Re: Re: well what about the developments popping up in the shannonside ?

Home Forums Ireland well what about the developments popping up in the shannonside ? Re: Re: well what about the developments popping up in the shannonside ?

#753094
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I was just saying that if thats the way the page is going to be – here’s how it is with the facts

Well if you’re going to quote some “facts” to settle the discussion, then you should pick some which aren’t so misleading. This has been stated a number of times in the thread; Galway’s official population is hugely inflated by the fact that the OFFICIAL city boundary is massive compared to that for other cities. If you want to go by official city boundaries, then in terms of physical size, Galway is 2.5 times the size of Limerick, 25% bigger than Cork and is just under half the size of Dublin. In fact, in terms of official boundaries, Waterford is bigger than Cork. This shows how it’s nonsense to use official city boundaries to judge the size of a city whether in terms of area covered or population.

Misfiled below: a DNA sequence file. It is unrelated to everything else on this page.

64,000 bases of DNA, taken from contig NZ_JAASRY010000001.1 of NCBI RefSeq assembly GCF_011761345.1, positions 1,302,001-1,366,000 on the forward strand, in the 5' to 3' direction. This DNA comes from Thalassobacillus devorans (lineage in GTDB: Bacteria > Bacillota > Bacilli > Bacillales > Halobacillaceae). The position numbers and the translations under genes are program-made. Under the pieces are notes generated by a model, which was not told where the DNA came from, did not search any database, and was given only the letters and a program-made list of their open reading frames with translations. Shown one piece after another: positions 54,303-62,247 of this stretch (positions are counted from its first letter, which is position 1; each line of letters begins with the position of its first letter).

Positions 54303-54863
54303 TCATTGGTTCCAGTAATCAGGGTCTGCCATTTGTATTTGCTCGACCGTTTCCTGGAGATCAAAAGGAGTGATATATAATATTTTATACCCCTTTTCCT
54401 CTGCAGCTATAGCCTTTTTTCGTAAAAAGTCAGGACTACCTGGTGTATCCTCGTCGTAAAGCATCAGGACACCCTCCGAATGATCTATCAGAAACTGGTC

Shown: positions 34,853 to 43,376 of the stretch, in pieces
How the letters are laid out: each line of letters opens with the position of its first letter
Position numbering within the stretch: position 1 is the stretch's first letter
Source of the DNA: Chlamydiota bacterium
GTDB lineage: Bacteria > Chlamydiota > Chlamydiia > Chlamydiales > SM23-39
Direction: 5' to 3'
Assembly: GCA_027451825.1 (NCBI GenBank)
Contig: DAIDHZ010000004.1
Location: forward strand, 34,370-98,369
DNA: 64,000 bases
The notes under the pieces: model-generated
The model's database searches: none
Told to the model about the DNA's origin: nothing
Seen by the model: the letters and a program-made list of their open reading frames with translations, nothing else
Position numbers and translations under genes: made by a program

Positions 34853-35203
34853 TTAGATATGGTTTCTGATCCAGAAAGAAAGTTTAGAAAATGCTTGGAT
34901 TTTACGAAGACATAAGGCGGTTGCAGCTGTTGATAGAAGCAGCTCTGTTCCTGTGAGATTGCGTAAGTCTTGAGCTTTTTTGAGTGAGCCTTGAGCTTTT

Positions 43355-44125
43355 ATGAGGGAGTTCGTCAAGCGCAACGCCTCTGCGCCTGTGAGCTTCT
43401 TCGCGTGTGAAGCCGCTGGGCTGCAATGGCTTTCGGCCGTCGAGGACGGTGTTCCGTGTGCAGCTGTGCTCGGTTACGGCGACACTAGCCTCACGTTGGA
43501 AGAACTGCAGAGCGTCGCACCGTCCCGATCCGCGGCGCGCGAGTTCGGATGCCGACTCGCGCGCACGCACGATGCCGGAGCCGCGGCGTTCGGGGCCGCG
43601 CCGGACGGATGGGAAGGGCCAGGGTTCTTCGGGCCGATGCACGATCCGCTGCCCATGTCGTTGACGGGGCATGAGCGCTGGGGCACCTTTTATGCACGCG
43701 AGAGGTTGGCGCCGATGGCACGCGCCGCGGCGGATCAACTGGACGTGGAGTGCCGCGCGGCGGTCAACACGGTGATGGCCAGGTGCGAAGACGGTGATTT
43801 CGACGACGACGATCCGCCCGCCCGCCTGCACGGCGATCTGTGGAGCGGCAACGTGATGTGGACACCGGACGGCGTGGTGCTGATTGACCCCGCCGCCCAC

Your other “fact” confuses absolute and per-capita wealth. Bangladesh has a bigger (in absolute terms) economy than Switzerland but it would be ridiculous to claim that Bangladeshis were wealthier than the Swiss just because there happens to be 20 times as many of them. When people talk about wealth it is generally in per-head terms. On this basis county Limerick is the third wealthiest in the Republic according to the Central Statistics Office. I imagine that the only reason this fact was quoted is because it’s considered witty to knock Limerick and say it’s full of scangers. It’s always interesting to consider hard facts (in this case from an authority like the CSO) which challenge common stereotypes about a place.

Anyway it’s not like there’s some raging Limerick v. Galway war going on here. Besides the point about the CSO figures and the debate about what should be included when comparing populations, BTH and myself and most of the others are expressing differring personal preferences about some Irish cities. No one’s preference is right or wrong and most expressions of opinion have been qualified with phrases like “I think” and “in my opinion” or “it feels to me”.

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